Wednesday, 16 May 2012

Buddhism and Christianity

Buddhists teach impermanence and “no soul”. Christians proclaim resurrection and immortality. These are opposites. If one is right, is the other wrong, or do they somehow describe the same spiritual reality with different conceptual systems?

When I asked this in Lancaster Serene Reflection Meditation Group (Soto Zen), I was reminded first that there are different Buddhists and different Christians. Secondly, Buddhism is philosophical and all the evidence that we can see supports impermanence. After this preliminary discussion, the monk visiting the group replied that, if any Christians teach (i) that there definitely is a permanent realm, (ii) that we can enter that realm simply by believing that it is there and (iii) that we do not need to do anything else/work on ourselves/cleanse our karma, then he would say that their teaching is delusional.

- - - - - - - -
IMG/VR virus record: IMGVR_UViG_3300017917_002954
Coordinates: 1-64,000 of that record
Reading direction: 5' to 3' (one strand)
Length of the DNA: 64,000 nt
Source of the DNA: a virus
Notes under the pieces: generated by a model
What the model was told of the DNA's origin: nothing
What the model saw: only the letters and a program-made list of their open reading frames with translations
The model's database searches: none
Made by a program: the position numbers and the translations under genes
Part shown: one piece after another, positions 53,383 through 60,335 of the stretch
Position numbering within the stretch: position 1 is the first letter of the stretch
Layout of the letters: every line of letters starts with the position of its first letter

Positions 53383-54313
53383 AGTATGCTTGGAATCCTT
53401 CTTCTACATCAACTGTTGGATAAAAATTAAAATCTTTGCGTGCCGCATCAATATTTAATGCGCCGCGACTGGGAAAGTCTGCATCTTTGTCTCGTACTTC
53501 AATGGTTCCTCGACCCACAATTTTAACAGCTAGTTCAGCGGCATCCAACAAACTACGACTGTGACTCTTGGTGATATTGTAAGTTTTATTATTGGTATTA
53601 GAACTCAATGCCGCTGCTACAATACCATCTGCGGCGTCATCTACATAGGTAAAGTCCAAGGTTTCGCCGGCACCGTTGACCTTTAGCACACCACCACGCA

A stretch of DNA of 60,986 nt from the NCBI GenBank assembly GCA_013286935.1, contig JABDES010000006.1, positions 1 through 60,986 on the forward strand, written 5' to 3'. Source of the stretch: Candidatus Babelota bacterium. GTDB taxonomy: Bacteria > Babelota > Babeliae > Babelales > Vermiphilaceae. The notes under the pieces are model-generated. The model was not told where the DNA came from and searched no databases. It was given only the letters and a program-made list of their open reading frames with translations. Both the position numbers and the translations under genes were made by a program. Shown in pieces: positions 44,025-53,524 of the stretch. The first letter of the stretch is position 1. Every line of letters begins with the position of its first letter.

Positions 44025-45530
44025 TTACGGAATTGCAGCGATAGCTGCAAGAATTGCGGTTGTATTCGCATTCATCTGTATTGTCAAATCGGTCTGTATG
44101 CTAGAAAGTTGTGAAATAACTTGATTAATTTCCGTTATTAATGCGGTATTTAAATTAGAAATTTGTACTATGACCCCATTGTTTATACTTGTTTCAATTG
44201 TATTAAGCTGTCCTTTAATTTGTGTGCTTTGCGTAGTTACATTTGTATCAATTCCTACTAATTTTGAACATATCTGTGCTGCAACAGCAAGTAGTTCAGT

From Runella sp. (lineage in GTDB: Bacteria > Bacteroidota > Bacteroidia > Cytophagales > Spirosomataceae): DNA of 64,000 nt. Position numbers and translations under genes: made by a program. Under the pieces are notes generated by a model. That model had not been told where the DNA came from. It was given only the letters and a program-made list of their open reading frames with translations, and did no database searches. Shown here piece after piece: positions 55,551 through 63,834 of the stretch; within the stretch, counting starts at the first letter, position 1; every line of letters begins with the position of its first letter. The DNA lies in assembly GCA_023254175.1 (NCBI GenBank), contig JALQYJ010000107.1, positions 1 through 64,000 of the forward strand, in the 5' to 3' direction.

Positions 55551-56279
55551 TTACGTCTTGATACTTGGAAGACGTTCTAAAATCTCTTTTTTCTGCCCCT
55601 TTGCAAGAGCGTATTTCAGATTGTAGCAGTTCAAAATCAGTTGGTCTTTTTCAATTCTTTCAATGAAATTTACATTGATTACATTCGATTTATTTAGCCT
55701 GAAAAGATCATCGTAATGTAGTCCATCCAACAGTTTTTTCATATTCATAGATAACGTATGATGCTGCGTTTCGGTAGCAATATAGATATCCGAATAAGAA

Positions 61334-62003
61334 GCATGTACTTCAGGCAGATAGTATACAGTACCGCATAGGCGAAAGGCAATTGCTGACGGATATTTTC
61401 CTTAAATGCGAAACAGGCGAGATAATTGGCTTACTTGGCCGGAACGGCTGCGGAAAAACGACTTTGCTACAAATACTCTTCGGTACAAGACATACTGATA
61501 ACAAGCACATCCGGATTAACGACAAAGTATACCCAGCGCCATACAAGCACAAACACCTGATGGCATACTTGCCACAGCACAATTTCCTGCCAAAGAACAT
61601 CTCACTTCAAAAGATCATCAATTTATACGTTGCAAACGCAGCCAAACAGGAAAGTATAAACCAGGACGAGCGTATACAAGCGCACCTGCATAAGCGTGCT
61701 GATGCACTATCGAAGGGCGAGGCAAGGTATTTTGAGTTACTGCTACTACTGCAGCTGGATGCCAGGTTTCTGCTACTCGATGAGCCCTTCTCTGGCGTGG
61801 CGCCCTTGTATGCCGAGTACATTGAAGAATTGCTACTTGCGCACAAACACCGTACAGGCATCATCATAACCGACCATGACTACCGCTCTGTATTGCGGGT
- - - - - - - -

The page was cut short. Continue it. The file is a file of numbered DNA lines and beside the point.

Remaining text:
This specific and satisfying response leaves room for dialogue with the seeking of common ground and the clarification of disagreements between Buddhists and other Christians. Some Evangelicals believe that anyone who has been “saved” or “born again” cannot then be lost or damned even if he tortures and commits genocide. God will somehow punish him, maybe just by making him feel guilty, but he is nevertheless guaranteed salvation immediately after death. Other Christians believe that it is their responsibility to maintain their state of grace and to work towards moral perfection albeit with God’s help since human effort alone is ineffective.

I suggest the following common ground: human action cannot overcome our alienation from reality. Differences: Christianity – reality is a person, we can respond to his action; Buddhism – reality is impersonal, we can contemplate it. (Contemplation is not action but cessation of unnecessary mental action.)

Christians pray and try to live appropriately. Buddhists meditate and try to live appropriately. Both groups recognize that they have not yet resolved all their issues but also believe that they are approaching resolution.


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